Kim rejects Xiaonan’s presents and ignores her questions, leaving the Chinese guest at a loss for the meaning of this treatment. While some of unanswered questions may indeed sound intrusive, like “at what age did you have your child?” (26-year-old Kim happens to have a child of elementary school age), leaving unanswered the question “what is wrong with my dance?” is, indeed, impossible to understand.
And far from “behaving as she pleases”, Xiaonan humbly accepts this treatment until the moment Kim Un Sun skips a meeting, without any explanation, and leaving her Chinese guest to wait in vain for hours. Finally, Xiaonan takes offence. She announces to her Chinese supervisor that she is coming home, since there is no point wasting her time in Pyongyang anymore.
After this announcement, Xiaonan is immediately given answers to her questions. She is informed that Kim missed the meeting because she had to search for a birthday present for her son who she had adopted at the age of two. The boy is not a simple orphan: his father was a heroic officer who sacrificed his life saving another soldier. Kim raised the boy and refuses to marry the film’s handsome interpreter, in fear that this will break her son’s heart.
All attempts by the eager Wan to communicate with the Korean dancer fail
In the eyes of the film’s writers, these circumstances fully justify the disrespectful attitude of Kim Un Sun to her Chinese colleague. No one from the Korean side apologizes to Xiaonan for the lack of communication that made her feel unwanted and ignored. On the contrary, it is Xiaonan who rushes to Kim Un Sun and begs her forgiveness for misunderstanding her noble soul. Kim Un Sun accepts the apologies with a dignified little smile.
After that, the necessary training begins. But Kim Un Sun still doesn’t teach Xiaonan any artistic techniques. Instead, she takes Xiaonan to her home village to see a folk performance on a Korean collective farm so that she can “understand the soul of Korean dance.”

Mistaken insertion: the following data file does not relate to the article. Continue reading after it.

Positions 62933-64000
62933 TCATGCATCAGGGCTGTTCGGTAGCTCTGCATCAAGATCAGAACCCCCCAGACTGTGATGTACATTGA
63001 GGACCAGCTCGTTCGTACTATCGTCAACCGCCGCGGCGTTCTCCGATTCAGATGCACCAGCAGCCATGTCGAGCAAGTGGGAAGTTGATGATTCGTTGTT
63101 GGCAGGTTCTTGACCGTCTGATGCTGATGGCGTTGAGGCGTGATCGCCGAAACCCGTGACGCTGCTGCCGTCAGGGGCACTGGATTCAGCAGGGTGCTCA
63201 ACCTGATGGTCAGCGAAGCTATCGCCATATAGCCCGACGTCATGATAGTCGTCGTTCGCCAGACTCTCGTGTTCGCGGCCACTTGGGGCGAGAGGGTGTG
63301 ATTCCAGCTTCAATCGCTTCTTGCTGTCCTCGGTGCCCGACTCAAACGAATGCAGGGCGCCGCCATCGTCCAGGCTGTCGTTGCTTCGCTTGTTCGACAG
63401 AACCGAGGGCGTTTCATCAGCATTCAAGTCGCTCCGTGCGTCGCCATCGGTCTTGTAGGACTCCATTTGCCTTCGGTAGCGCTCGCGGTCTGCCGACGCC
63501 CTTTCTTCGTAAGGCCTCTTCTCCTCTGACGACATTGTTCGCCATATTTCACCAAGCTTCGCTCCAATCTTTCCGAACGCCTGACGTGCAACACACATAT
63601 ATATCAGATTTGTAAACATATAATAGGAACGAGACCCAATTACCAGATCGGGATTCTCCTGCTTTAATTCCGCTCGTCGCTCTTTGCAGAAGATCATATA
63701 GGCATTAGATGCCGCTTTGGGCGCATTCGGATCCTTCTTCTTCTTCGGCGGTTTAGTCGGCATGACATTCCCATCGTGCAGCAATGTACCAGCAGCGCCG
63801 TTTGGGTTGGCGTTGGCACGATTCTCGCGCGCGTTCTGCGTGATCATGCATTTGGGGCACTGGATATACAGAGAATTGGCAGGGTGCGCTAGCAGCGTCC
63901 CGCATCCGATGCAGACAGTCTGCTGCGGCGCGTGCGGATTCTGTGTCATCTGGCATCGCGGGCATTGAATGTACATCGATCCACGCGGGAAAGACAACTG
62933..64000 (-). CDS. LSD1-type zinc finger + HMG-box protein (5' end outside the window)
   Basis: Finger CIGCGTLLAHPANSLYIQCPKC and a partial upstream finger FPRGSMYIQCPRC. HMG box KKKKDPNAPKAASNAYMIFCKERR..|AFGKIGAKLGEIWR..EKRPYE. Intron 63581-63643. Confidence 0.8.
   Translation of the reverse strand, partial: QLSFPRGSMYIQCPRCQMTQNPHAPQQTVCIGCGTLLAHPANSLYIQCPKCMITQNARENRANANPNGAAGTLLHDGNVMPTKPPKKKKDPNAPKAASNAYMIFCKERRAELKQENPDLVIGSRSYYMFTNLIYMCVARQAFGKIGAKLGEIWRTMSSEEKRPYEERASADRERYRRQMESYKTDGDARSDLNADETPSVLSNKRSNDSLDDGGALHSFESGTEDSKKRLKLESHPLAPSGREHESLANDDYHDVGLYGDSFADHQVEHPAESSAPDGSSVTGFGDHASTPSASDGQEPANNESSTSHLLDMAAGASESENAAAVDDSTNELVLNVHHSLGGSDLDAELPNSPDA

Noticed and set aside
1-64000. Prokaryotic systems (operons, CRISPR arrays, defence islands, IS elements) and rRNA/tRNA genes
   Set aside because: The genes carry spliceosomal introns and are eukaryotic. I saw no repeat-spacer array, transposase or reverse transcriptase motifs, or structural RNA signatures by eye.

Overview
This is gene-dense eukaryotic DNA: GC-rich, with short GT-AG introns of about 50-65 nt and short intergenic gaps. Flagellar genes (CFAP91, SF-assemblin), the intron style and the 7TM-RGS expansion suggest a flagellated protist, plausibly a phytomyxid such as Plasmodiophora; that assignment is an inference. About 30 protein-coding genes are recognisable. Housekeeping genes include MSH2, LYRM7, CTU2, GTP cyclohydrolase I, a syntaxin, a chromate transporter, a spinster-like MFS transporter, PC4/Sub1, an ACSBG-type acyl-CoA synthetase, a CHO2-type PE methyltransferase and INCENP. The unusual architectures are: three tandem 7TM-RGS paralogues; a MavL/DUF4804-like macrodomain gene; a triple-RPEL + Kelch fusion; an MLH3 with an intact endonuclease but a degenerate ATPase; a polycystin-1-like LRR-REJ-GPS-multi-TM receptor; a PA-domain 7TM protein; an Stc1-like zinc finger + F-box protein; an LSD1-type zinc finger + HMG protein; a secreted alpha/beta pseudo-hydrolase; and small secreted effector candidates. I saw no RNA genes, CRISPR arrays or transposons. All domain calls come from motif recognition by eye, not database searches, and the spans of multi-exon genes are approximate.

The Chinese are portrayed as not possessing the moral virtues which are innate in Koreans
The culmination of Wan’s spiritual remolding comes when she watches the Arirang games. Seeing thousands of people dancing in unison, Xiaonan understands her major deficiency as a dancer: she is too individualistic and absorbed with herself, she enjoys her personal fame too much while the actual purpose of Korean dance is making the leader and the Party happy.
When Xiaonan leaves Korea, she and Kim Un Sun exchange a promise to “dance for their countries and the peoples.”
This declarative statement of friendship, however, fails to shade the clear-cut meaning of the film: that the Chinese are inferior to the Koreans in most areas. In the film the Chinese lack manners: Xiaonan bumps into people on Pyongyang streets, she speaks loudly and asks indelicate questions. The North Korean dancer, on the contrary, demonstrates exemplary self-control and polished etiquette.
It also encourages the idea that Chinese culture lacks sophistication. Kim Un Sun perfectly performs a Chinese dance without much training, but enabling Xiaonan to perform Korean dances even on a basic level requires years of training, spiritual remolding and a special educational tour to Pyongyang.
More importantly, the Chinese are portrayed as not possessing the moral virtues which are innate in Koreans: self-sacrifice, modesty, and team spirit. That is the major lesson which Xiaonan learns in Pyongyang.
So much for friendship. Discussion of the reasons for these anti-Chinese sentiments in North Korea is beyond the scope of this article – we can only say that judging by these works of North Korean art, such feelings have existed in the DPRK for quite some time.
Providing that both of these China-bashing movies ostensibly belong to the genre of “friendship films”, one can only wonder about the attitudes towards the Chinese articulated by North Koreans in less obligating, and less open, environments.
Edited by Oliver Hotham
All photos courtesy of Tatianna Gabroussenko
The recent deterioration of North Korea-China relationships has been accompanied by an exchange of criticism which has surprised observers with its seemingly unprecedented hostility. Mutual diatribes by the decades-long political partners, who have accused each other of various transgressions, signify a radical turn in what for decades looked like an unbreakable alliance, glued together by
Tatiana Gabroussenko obtained her PhD in East Asian Studies at the Australian National University. She is currently a professor of North Korean studies at Korea University, Seoul. Her latest book Soldiers on the Cultural Front: Developments in the early history of North Korean literature and literary policy, was included in the Choice magazine list of Outstanding Academic Titles of 2012.